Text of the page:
Population shifts from rural areas to London from the 1600s to the mid 1800s resulted in great numbers of more or less destitute people taking up residence amidst the industries and mercantile interests that had attracted them. By the 1840s Whitechapel, along with the enclaves of Wapping, Aldgate, Bethnal Green, Mile End, Limehouse and Stepney (collectively known today as the East End), had evolved, or devolved, into classic 'dickensian' London. Whitechapel Road itself was not particularly squalid through most of this period - it was the warren of small dark streets branching from it that contained the greatest suffering, filth and danger, especially Dorset St., Thrawl St., Berners St. (renamed Henriques St.), Wentworth St. and others.
In the Victorian era the base population of poor English country stock was swelled by immigrants from all over, particularly Irish and Jewish. 1888 saw the depredations of the Whitechapel Murderer, later known as 'Jack the Ripper'. In 1902, American author Jack London, looking to write a counterpart to Jacob Riis's seminal book How the Other Half Lives, donned ragged clothes and boarded in Whitechapel, detailing his experiences in The People of the Abyss. Riis had recently documented the astoundingly bad conditions in the leading city of the United States. Jack London, a socialist, thought it worthwhile to explore conditions in the leading city of the nation that had created modern capitalism. He concluded that English poverty was far rougher than the American variety. The juxtaposition of the poverty, homelessness, exploitive work conditions, prostitution, and infant mortality of Whitechapel and other East End locales with some of the greatest personal wealth the world has ever seen made it a focal point for leftist reformers of all kinds, from George Bernard Shaw, whose Fabian Society met regularly in Whitechapel, to Vladimir Ilyich Lenin, who boarded and led rallies in Whitechapel during his exile from Russia.
Whitechapel remained poor (and colourful) through the first half of the 20th Century, though somewhat less desperately so. It suffered great damage in the V2 German rocket attacks and the Blitz of World War II. Since then, Whitechapel has lost its notoriety, though it is still thoroughly working class. The Bangladeshis are the most visible migrant group there today and it is home to many aspiring artists and shoestring entrepreneurs.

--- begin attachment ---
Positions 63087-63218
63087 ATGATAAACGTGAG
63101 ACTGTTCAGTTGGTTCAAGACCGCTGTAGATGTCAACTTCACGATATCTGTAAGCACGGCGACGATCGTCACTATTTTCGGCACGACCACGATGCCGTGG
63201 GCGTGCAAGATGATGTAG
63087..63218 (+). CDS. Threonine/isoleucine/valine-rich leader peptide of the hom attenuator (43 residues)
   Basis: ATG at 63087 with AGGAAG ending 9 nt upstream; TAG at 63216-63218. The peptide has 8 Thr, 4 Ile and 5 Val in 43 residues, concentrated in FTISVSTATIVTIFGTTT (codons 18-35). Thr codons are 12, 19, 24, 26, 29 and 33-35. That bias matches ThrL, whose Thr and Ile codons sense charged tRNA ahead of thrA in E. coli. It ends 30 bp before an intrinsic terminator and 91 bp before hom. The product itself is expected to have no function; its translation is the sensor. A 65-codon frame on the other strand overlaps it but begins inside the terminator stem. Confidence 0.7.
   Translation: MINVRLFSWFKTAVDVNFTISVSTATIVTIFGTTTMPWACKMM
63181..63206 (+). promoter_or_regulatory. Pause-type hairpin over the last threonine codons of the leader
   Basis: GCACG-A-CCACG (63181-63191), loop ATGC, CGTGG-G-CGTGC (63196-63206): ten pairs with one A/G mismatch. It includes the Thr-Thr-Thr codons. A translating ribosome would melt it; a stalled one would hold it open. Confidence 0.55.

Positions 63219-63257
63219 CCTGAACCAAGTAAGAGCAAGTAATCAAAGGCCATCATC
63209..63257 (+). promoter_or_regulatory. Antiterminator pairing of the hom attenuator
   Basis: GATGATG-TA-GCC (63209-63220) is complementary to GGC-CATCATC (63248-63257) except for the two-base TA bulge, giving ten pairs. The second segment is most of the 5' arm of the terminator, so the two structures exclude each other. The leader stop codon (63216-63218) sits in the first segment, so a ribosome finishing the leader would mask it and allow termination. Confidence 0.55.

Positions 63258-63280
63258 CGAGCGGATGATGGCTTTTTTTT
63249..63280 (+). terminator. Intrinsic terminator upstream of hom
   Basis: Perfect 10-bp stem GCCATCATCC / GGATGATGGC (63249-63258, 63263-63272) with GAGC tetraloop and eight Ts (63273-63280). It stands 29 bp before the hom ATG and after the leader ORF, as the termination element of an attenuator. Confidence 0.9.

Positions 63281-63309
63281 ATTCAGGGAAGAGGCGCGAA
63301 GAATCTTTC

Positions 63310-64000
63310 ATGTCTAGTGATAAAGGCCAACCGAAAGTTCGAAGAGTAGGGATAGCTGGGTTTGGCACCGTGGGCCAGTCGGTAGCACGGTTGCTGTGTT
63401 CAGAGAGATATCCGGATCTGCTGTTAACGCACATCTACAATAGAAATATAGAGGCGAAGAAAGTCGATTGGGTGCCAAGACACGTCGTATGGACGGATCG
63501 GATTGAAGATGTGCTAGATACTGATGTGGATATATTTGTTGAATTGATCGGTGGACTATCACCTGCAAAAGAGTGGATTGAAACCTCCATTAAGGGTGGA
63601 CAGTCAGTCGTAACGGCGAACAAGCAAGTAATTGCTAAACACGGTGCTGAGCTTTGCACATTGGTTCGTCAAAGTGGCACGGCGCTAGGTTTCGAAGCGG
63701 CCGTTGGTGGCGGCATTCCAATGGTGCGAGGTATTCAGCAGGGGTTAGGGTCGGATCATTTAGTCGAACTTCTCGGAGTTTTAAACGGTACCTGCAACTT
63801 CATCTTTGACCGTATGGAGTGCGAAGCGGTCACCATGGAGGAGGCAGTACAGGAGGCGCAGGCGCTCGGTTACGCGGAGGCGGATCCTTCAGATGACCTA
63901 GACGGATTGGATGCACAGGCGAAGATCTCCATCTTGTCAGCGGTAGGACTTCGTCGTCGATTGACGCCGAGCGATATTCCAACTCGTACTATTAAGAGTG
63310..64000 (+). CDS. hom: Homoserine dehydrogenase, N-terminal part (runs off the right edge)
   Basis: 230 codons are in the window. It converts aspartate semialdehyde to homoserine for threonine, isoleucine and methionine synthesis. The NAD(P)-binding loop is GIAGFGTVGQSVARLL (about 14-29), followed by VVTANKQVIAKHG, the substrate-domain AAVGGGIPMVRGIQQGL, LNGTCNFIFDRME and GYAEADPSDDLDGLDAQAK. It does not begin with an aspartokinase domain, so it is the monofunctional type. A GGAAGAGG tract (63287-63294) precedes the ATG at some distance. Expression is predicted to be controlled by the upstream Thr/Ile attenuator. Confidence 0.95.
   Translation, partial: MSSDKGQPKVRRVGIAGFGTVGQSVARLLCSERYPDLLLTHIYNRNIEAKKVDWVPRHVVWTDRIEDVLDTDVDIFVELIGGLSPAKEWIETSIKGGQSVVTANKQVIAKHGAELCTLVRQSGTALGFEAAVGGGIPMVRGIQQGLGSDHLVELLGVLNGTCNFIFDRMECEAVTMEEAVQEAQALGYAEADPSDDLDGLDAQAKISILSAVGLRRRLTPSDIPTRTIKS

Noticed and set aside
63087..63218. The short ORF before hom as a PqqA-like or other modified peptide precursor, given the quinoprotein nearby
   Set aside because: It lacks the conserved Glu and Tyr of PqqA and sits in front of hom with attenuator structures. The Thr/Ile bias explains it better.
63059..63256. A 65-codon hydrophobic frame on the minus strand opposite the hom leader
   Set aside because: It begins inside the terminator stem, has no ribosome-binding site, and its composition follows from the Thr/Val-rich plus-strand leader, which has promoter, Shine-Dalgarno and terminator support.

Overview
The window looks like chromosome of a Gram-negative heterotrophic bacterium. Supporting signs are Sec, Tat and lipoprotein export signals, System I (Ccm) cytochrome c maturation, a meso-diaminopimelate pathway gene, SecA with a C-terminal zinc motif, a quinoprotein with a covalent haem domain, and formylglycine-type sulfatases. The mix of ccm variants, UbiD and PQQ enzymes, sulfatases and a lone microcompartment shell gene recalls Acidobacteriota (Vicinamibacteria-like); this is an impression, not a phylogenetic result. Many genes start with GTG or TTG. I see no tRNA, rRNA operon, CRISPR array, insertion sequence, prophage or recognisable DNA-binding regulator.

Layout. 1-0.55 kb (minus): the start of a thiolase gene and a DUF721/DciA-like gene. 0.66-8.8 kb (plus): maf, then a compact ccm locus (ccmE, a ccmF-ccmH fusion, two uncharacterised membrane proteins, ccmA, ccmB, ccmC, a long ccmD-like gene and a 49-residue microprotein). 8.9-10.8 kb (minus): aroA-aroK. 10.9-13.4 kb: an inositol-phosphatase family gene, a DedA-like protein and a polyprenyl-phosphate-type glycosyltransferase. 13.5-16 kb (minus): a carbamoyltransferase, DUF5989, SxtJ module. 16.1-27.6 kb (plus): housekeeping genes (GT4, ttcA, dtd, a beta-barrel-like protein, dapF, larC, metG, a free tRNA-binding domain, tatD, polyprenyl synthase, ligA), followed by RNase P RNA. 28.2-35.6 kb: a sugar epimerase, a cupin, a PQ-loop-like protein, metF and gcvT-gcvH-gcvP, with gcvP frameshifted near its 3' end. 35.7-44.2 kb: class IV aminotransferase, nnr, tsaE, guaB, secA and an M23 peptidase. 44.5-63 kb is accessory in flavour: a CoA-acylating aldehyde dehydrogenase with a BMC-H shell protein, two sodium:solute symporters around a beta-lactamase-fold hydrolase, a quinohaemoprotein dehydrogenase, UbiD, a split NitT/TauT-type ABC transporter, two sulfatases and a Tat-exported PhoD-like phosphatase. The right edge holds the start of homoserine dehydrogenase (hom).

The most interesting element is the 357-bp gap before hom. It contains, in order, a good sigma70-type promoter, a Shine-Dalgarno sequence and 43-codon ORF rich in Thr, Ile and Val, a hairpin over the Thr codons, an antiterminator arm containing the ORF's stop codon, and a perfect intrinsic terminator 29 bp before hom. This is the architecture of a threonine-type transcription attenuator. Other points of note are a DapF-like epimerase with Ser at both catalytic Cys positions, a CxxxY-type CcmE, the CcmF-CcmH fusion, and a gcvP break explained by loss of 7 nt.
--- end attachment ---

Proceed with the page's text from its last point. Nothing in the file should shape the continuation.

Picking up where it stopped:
Since the 1970s, Whitechapel and other nearby parts of East London have figured prominently in London's art scene. Probably the most prominent art venue is the Whitechapel Art Gallery, founded in 1901 and long an outpost of high culture in a poor neighbourhood. As the neighbourhood has gentrified, it has gained citywide, and even international, visibility and support.
Whitechapel, is a London Underground and London Overground station, on Whitechapel Road was opened in 1876 by the East London Railway on a line connecting Liverpool Street station in the City of London with destinations south of the River Thames. The station site was expanded in 1884, and again in 1902, to accommodate the services of the Metropolitan District Railway, a predecessor of the London Underground. The London Overground section of the station was closed between 2007 and 27 April 2010 for rebuilding, initially reopening for a preview service on 27 April 2010 with the full service starting on 23 May 2010.
LOCATIONS ON THE UNDERGROUND MAP
Aldgate East: In a land east of Aldgate, lies the land of Aldgate East... Whitechapel: Whitechapel is a neighbourhood whose heart is Whitechapel Road itself, named for a small chapel of ease dedicated to St Mary.
NEARBY STREETS AND BUILDINGS ON THE UNDERGROUND MAP
Cruchley's New Plan of London Shewing all the new and intended improvements to the Present Time. - Cruchley's Superior Map of London, with references to upwards of 500 Streets, Squares, Public Places & C. improved to 1848: with a compendium of all Place of Public Amusements also shewing the Railways & Stations.
Cary's map provides a detailed view of London. With print date of 1 January 1818, Cary's map has 27 panels arranged in 3 rows of 9 panels, each measuring approximately 6 1/2 by 10 5/8 inches. The complete map measures 32 1/8 by 59 1/2 inches.
Digitising this map has involved aligning the panels into one contiguous map.
Engraved map. Hand coloured.
Insets: A view of the Tower from London Bridge -- A view of London from Copenhagen Fields. Includes views of facades of 25 structures "A comparison of the principal buildings of London."